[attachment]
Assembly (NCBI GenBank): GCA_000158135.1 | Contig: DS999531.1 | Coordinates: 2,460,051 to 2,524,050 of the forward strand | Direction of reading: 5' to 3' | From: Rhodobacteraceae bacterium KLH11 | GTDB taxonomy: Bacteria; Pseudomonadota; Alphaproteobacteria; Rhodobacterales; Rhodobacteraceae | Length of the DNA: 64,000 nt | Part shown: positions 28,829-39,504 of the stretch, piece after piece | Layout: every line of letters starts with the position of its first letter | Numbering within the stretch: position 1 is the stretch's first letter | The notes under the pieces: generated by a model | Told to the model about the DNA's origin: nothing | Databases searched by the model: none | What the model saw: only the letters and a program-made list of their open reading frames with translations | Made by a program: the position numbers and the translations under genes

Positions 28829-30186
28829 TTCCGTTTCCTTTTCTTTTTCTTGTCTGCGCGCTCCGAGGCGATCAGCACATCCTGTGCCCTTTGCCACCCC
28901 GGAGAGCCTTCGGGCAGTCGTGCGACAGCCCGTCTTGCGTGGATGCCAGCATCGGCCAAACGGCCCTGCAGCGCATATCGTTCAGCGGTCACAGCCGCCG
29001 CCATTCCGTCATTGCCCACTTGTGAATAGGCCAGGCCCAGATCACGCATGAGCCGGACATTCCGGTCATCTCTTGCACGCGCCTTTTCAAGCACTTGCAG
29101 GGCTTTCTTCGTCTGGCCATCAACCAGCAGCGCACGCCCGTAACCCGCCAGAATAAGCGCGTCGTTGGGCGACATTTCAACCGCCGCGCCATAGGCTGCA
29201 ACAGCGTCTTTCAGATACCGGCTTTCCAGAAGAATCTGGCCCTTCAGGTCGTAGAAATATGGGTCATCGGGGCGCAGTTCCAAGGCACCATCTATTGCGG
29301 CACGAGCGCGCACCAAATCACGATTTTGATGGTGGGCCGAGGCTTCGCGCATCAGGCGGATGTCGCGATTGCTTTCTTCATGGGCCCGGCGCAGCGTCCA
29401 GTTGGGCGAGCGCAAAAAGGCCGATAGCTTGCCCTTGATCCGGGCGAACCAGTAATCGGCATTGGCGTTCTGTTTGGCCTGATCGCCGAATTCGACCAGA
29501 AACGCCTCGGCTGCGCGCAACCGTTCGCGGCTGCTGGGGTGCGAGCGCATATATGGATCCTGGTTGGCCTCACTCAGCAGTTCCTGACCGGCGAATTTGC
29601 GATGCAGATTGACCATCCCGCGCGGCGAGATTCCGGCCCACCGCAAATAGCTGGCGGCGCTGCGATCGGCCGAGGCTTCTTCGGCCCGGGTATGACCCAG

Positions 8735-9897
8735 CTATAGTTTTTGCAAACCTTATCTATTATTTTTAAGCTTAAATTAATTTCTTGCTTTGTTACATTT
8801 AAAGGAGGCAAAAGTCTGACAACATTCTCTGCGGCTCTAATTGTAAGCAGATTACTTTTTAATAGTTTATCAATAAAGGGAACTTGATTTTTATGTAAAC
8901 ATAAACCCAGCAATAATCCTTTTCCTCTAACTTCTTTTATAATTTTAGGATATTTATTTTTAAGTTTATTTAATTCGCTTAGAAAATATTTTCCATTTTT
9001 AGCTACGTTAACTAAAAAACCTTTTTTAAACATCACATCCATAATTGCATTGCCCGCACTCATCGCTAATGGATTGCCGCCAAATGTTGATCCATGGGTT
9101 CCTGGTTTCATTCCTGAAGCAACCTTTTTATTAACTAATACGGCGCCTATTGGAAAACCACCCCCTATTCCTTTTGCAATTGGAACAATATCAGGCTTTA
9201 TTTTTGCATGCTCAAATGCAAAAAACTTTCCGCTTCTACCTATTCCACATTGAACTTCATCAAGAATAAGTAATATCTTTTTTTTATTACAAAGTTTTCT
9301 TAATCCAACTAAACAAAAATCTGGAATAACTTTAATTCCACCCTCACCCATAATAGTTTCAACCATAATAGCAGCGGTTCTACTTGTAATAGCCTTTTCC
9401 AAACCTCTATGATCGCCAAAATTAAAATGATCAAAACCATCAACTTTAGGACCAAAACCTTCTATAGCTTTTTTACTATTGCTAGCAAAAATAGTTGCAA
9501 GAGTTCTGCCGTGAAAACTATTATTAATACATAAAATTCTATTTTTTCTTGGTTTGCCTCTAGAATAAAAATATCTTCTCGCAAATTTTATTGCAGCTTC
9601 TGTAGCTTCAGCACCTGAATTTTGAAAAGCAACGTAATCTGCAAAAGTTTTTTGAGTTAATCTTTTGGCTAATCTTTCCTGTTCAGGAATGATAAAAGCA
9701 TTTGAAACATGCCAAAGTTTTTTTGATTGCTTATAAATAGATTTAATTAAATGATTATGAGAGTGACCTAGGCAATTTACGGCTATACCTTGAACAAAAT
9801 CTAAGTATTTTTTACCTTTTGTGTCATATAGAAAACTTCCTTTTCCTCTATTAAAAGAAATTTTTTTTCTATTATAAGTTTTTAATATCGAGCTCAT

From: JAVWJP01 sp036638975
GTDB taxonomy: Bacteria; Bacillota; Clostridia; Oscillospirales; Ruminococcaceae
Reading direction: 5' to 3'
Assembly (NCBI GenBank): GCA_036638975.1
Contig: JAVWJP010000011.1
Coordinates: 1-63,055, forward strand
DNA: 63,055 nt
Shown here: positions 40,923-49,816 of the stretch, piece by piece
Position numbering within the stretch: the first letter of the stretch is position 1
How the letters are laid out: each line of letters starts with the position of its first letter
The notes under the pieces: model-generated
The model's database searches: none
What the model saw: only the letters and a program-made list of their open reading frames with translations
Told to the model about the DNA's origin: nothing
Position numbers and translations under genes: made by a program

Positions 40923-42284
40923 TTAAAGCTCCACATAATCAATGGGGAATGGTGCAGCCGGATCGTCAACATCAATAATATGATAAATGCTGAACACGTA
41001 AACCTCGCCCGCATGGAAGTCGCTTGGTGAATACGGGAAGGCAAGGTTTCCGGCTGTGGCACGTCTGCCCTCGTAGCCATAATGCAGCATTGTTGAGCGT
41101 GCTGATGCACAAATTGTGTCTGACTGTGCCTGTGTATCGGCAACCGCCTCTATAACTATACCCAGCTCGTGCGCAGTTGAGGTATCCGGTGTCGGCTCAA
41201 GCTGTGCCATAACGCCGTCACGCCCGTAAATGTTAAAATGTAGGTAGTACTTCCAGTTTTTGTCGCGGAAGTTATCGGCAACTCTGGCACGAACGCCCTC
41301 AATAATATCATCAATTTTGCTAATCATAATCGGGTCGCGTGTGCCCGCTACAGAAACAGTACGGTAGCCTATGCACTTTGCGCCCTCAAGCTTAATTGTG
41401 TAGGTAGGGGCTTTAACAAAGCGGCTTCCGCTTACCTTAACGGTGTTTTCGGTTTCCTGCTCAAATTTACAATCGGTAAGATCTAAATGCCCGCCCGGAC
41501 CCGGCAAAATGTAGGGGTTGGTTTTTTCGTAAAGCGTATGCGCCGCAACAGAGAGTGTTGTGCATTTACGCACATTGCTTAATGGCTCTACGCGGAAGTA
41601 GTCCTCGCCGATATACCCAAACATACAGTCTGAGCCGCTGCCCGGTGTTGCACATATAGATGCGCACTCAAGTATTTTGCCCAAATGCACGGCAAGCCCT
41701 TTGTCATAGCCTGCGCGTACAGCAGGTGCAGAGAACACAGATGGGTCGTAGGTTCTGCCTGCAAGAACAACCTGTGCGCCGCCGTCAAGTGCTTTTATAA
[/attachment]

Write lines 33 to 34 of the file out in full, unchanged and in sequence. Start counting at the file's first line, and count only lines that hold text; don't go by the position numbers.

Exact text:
Position numbering within the stretch: the first letter of the stretch is position 1
How the letters are laid out: each line of letters starts with the position of its first letter